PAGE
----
Helplessness and Inaction

Aside

The following was included in a tweet from Esther Derby (via Will Sansbury), and it struck me as poignant today. Thought I’d share what I found when I asked the goog:

“Inaction stems from a state of helplessness. Helplessness enshrines the defensive routine in a place of permanence.” William R. Noonan –  Discussing the Undiscussable

I have now added this book to my reading list.

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Craftsmanship Kerfluffle

Aside

Have you been following the “Craftsmanship” kerfluffle? You should.

Here’s a lot of what’s been said, for my own ease of sharing:

Dan North’s original post, that stirred the hornet’s nest.

Martin Fowler’s take (with links to many other responses) (review his links at the bottom, first).

I don’t have anything useful (or even pithy) to add yet, but I will say I’m thrilled to see so much passion and (so far) level-headed debate, discussion and discovery going on.

Real Agile Genius Videos

2 years ago, I made a video with the Dev team at VersionOne, to seed an “Agile Advert” contest for the 2008 Agile Conference. That video was…

Mr Hit-and-Run Build Breaker

The one that started it all

It so well received, we eventually got around to making a follow-up. This time, we made one to coincide with VersionOne’s release of the Analytics (custom reporting) feature:

Mr Metrics Drill Sergeant

A few months ago, we finally made the ‘series finale’:

Mr Standup Long-Talker

Here they are, in a single YouTube playlist

These were a lot of fun (I wish I had time to edit a “blooper” reel); I hope I get to do more stuff like this.

Work More Effectively From Home

If you’re like me, you don’t work from home that often. While I work mostly on my computer, I do collaborate a whole lot, so it’s not typical (I’m a software developer).  Or perhaps you’ve never done it.  However, there are days where I can’t go to the office, and it is advantageous to be able to be productive from home.  Here are a few lessons I’ve learned (mostly the hard way).

Ahead of time: Equipment

Prepare by getting a work setup at home similar to what you use in the office. For example, I am accustomed to using an ergonomic keyboard, a decent mouse, and an external monitor.  My tiny laptop keyboard and touchpad aren’t going to cut it, and I’m certainly more productive with a 2nd monitor – especially one bigger than the 15″ display on my laptop.

Now, a keyboard and mouse aren’t going to break the bank, especially if you are less picky (and carpal-tunnel prone) than I am. But for many folks, shelling out a few Benjamins for a display you don’t use every day can be hard to swallow. A few things to keep in mind: It doesn’t have to be as big, fancy, or new (many manufacturers have outlet sites with good deals) as what you use every day at the office. It’s tax deductible. If you use it enough, you might get your employer to spring for it. Doesn’t hurt to ask. My current set-up uses a pair of CRTs I got for (literally) nothing several years ago. I’ll modernize opportunistically, or when I work from home more.

Ahead of time: Space

The kitchen table or living room sofa* can suffice for an hour or two, but ideally, you can set aside a place in your house that is more-or-less designed with work in mind.  Ideally, you can create a space to work that is free from distractions, but perhaps stimulating and inspiring. This may be your greatest constraint. My current arrangement has me in the basement, which is less than ideal in terms of atmosphere, but the most out-of-the-way in terms of distractions.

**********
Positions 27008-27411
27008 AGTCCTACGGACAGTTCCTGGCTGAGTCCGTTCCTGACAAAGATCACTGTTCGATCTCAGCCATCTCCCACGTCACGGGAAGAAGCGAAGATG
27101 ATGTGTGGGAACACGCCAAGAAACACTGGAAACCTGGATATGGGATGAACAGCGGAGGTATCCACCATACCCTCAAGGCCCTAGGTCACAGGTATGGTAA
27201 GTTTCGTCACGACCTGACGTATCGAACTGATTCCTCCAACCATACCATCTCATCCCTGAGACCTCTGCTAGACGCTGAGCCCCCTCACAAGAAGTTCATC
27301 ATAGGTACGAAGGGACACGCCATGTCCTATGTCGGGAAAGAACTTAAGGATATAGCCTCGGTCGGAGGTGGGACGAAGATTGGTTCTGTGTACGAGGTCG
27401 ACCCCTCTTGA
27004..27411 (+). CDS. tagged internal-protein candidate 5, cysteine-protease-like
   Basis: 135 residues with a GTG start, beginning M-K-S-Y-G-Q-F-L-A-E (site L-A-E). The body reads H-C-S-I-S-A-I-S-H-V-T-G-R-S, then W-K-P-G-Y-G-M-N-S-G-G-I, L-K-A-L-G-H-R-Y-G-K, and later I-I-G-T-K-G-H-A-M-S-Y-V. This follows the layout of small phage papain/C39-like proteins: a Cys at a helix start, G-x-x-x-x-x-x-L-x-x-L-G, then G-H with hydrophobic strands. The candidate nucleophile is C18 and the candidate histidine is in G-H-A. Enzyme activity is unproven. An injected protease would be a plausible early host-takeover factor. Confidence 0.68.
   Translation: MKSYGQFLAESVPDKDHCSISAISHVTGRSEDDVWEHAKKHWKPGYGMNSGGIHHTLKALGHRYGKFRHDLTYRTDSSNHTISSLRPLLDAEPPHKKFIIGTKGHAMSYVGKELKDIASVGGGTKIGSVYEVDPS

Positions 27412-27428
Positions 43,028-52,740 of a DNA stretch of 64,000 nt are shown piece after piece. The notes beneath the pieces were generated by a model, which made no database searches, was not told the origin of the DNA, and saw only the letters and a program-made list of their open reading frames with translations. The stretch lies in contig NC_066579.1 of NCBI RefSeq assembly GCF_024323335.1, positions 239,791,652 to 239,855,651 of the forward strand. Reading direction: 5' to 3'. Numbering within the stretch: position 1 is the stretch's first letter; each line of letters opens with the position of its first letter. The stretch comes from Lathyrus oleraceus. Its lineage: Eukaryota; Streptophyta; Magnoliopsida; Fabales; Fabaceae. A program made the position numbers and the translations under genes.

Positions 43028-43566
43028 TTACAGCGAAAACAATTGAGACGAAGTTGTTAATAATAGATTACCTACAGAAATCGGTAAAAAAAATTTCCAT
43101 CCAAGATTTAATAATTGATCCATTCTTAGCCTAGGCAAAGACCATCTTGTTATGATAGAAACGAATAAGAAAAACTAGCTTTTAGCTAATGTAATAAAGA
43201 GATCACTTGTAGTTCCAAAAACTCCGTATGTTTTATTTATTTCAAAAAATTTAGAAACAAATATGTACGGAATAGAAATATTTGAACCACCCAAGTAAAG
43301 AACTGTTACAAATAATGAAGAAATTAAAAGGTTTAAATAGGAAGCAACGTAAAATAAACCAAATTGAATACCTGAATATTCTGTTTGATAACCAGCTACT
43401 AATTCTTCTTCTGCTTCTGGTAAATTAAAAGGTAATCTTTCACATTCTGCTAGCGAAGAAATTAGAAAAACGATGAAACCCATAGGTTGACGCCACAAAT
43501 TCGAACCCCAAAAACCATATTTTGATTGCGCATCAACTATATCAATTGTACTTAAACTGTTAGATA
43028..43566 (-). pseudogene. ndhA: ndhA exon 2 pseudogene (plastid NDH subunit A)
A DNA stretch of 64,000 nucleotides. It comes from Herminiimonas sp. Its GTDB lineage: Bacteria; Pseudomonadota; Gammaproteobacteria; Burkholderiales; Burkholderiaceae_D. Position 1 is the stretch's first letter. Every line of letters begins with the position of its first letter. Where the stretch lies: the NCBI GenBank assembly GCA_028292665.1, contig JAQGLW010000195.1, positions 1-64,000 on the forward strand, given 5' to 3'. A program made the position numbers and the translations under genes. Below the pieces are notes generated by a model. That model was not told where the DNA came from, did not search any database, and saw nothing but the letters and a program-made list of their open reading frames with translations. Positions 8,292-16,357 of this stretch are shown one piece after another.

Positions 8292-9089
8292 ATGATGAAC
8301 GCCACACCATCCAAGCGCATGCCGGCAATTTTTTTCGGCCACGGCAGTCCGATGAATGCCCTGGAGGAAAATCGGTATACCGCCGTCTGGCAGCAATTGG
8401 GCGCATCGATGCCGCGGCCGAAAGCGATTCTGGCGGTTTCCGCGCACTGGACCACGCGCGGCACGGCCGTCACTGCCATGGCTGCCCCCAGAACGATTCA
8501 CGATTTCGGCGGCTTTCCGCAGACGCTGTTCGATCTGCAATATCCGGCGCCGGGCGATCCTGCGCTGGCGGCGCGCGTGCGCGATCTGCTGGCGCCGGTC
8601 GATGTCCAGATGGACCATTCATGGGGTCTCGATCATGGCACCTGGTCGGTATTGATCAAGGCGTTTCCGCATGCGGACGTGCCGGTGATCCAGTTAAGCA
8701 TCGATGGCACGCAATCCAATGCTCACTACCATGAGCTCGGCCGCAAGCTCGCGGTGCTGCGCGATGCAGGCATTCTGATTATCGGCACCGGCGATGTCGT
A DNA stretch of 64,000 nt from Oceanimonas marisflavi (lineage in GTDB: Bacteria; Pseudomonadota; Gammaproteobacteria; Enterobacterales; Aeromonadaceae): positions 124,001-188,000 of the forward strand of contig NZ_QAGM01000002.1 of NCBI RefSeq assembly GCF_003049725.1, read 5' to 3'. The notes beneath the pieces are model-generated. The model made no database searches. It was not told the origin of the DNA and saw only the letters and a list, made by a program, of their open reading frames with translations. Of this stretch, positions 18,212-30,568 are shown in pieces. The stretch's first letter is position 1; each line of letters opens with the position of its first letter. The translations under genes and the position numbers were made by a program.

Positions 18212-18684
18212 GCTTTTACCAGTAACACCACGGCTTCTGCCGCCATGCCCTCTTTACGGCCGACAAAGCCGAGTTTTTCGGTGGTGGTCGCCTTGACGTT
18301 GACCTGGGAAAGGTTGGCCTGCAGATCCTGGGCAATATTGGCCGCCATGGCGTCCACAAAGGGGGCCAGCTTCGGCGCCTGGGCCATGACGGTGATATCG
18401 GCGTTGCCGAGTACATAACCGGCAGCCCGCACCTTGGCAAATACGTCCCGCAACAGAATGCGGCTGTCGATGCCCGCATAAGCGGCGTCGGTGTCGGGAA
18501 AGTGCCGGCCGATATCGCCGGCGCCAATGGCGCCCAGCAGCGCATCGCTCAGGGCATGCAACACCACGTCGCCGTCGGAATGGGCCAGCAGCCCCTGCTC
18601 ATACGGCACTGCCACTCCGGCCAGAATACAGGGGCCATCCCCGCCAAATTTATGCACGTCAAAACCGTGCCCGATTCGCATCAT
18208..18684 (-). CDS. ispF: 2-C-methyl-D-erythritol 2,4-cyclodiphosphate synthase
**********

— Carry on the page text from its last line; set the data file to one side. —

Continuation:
You should be able to work there for long periods. Think about seating (consider getting a decent office chair), ergonomics (a desk that’s the proper height), temperature, lighting, and noise .
Keep in mind what non-computer facilities you use at the office that might be helpful working at home.  I like to have a dry-erase board handy, but I don’t find myself using sticky notes as much as I do at the office. Do you need a telephone, or perhaps a headset for your cell phone or VOIP (e.g. Skype).

Be Prepared

If your employer gave you a laptop, be in the habit of taking it home!  Unless of course, working at home is not part of your arrangement.  In that case, you don’t need to read this, do you?  You don’t necessarily need to lug it back and forth every day, especially if you don’t use it off-hours, and you’re 100% confident you’ll be back in the office the next business day.  The key is to be in the habit of thinking about taking it with you. If there is a strong likelihood you’ll need it, take it.  Things that make it more likely you’ll have to work from home without warning are:

  • Weather.  If, like me, you live in the south where the temperature annoyingly waffles above and below freezing during winter days, you’ll have at least one day during the winter season where you can’t (or aren’t allowed to) drive to the office.
  • Kids.  If you have ’em, plan on being surprised with an illness or school closing.
  • Other dependents in your household. Children aren’t the only ones who have unforeseen needs. It’s life, plan on it.
  • Long commute. You see the traffic report that the world is a parking lot between you and your office. How much sanity would you gain if you could say “I’m just going to work from here until it lets up”, and actually be able to work effectively?

Dress the part

One of the perks of working from home is not having to dress like you’re going to the office. This is especially nice if you have to dress up much for work. However, for many folks I know, it helps to go through a morning routine just like you were going to the office. Shower, shave, dress, eat, etc. This can help you be in mental “work mode.”

What have you learned trying to work at home? What works for you?

*I finished this post on the sofa. Love technology :).